The Challenge of Water Disclosure in China


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Lucy Carmody, Executive Director - Responsible Research Pte Ltd. - Singapore

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The Challenge of Water Disclosure in China

  1. 1. The Challenge of <br />Water Disclosure in China <br />May 2010<br />
  2. 2. About Us<br />Asian based specialist ESG research for global institutional investors<br />Founders have collectively over 70 years experience in Asian supply chains, SRI, CSR,<br /> investment banking, environmental compliance and human rights law<br />Focus on MSCI Asia ex Japan - bespoke, deep sector and thematic approach <br />Client base is global: socially responsible, ethical and mainstream <br />Focus on opportunities and solutions, not just risk from ESG<br />Monthly analysts briefings in HK and Singapore on market relevant sectors and themes<br />Asian Sustainability Rating® benchmarking 500 Asian companies on disclosure <br /> on select material ESG criteria<br />RepRisk® – tool to screen portfolios for reputational risk<br />Founders:<br />Lucy Carmody, MA, Exec Director Responsible Research. Consultant to IFC,<br />Founder AsiaIRP, 11yrs Asian investment Banking then CSR Practice , Advisor Impact Exchange Asia<br />Melissa Brown, MBA, MD of IDFC, HKSE Listing Committee, Formerly Exec Director ASrIA<br />15 yrs Asian Investment Banking, Author ‘Carbon Disclosure & Climate Change Trends Asia’<br />Richard Welford, PhD, Professor, HK University. Chairman of CSR Asia, Publisher. <br />20 yrs environmental management and sustainability issues <br />Stephen Frost, PhD, Asst. Prof. City Uni, HK. Develops CSR modules for Chinese MBA programs. <br />15 yrs Asian CSR, supply chains, workplace standards, factory training, stakeholder dialogue.. <br />Erin Lyon, BA Exec Director CSR Asia, Lecturer SMU on Business Ethics, CSR, CG<br />5 yrs Asian CSR consultancy, Ex Solicitor, Freshfields, specialised in CSR “soft” law. <br />Melissa Ong, MA Head of ‘Public Roles of the Private Sector Program’, LKYSPP NUS<br />
  3. 3. Upcoming Reports: Planned Coverage 2010-11<br />
  4. 4. Water in China<br />Funded by ADM Capital Foundation <br />for thelaunch of the Asia Water Project<br />Sectors covered:<br /><ul><li>Household Water and Waste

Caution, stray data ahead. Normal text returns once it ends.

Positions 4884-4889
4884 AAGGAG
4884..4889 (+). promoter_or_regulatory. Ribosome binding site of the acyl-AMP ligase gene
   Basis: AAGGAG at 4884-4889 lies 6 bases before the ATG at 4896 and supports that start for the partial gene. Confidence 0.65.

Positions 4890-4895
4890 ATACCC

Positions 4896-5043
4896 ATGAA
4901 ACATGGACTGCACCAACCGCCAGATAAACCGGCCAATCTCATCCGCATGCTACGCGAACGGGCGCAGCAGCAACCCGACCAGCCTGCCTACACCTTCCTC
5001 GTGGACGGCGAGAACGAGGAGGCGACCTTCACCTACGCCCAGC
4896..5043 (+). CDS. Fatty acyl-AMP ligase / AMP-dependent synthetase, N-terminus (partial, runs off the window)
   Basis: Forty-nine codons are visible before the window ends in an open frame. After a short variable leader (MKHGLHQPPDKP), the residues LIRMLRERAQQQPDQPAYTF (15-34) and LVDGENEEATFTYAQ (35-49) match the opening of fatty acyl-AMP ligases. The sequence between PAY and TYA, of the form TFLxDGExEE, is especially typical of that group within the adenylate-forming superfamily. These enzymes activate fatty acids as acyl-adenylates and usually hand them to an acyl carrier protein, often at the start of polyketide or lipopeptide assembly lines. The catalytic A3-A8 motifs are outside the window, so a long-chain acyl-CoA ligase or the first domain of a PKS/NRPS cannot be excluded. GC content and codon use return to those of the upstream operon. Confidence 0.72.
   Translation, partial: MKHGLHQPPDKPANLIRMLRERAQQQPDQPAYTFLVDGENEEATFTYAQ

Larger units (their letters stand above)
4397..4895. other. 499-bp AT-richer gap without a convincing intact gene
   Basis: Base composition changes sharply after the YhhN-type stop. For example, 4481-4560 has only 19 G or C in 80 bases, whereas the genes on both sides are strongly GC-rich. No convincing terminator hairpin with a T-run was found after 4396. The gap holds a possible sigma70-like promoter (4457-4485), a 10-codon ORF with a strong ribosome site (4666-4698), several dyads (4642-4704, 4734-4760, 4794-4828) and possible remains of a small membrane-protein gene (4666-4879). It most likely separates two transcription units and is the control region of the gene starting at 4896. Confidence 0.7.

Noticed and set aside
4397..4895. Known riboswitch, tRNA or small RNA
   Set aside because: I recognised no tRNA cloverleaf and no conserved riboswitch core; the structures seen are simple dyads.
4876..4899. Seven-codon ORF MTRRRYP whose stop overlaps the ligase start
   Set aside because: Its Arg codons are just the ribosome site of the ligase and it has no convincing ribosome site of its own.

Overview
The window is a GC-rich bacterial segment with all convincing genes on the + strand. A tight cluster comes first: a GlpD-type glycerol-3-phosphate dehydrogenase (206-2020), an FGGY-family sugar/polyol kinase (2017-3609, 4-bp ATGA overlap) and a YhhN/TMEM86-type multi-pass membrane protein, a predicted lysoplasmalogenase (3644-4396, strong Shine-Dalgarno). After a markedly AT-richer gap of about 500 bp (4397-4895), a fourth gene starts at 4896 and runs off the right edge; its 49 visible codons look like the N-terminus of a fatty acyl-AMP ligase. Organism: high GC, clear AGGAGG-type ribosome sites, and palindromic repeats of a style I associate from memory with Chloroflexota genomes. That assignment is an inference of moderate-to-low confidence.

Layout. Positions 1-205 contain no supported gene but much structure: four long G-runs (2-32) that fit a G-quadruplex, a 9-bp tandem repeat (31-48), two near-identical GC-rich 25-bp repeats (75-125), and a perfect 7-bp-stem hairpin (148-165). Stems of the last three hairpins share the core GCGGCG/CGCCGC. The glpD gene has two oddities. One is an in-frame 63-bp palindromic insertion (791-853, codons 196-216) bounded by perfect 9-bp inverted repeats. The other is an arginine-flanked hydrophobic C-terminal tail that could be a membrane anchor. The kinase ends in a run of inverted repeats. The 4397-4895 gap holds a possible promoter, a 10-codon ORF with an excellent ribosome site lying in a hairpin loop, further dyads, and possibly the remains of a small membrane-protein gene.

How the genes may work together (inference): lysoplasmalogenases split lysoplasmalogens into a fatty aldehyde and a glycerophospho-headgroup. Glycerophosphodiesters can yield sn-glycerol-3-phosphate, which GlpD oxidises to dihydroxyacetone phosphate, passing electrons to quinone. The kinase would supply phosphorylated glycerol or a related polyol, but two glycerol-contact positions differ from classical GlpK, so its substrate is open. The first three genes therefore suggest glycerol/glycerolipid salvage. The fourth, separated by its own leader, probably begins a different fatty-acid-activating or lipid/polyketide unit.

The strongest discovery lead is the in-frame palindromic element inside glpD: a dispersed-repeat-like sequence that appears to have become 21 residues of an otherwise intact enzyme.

5. 5. Agriculture
  6. 6. Drinking and Bottled Water
  7. 7. Beverages *
  8. 8. Banking
  9. 9. Basic Materials and Construction
  10. 10. Hospitality
  11. 11. Hydroelectric power
  12. 12. Metals and Mining *
  13. 13. Paper and Forest Products
  14. 14. Textiles, Footwear and Apparel</li></li></ul><li>Physical Challenges<br />Shortage of surface water has led to nationwide over-exploitation of ground water<br />Regional variations in precipitation, population, <br /> water usage, causes of pollution, water scarcity, water quality (ground and surface)<br />Spiraling waste water production<br />Poor quality lake ecosystems <br />Sea levels rising: State Oceanic Administration PR Jan 2010 ‘Concerns’ for safety of coastal residents<br /> Late 2009 sea levels at 30 year highs<br /> Ave. rise 2.6mm p.a. vs. 1.7mm globally<br /> 130 mm p.a. possible for next 30 yrs<br />Extreme weather <br /> storm tides<br /> coastal erosion<br /> seawater encroachment<br /> soil salinization<br />Must improve monitoring systems<br />Planning must factor in rise in sea level<br />Map: from V.2 NASA Shuttle Radar Topography Mission, <br />News source: China Daily, January 2010<br />Source: World Trade Press<br />
  15. 15. Water Shortages in China: The Facts<br />China has around 19.5% of global population but only 7% of its freshwater resources<br />Of 660 cities, 65% currently suffer from water shortages<br />110 have ‘severe’ water shortages <br />By 2015 there will be 110 cities of over 1 million people<br />By 2025 more than 220 cities of over 1 million. <br />Main challenges:<br />Changing lifestyles - leisure, bathing, car washes, golf <br />Changing diets - huge demand for drinks, beef and wheat. <br /> 15,000 litres water  1kg beef with intensively reared cattle <br /> 3,300 litres  1kg of rice<br />Water efficiency in China is poor compared to G20 nations:<br /> 4X as much water required per US$ of GDP created<br />Leakages - China's water supply system leaks an est.10 billion m3 (2005) more than 20% of the total processed<br />Source: AP<br />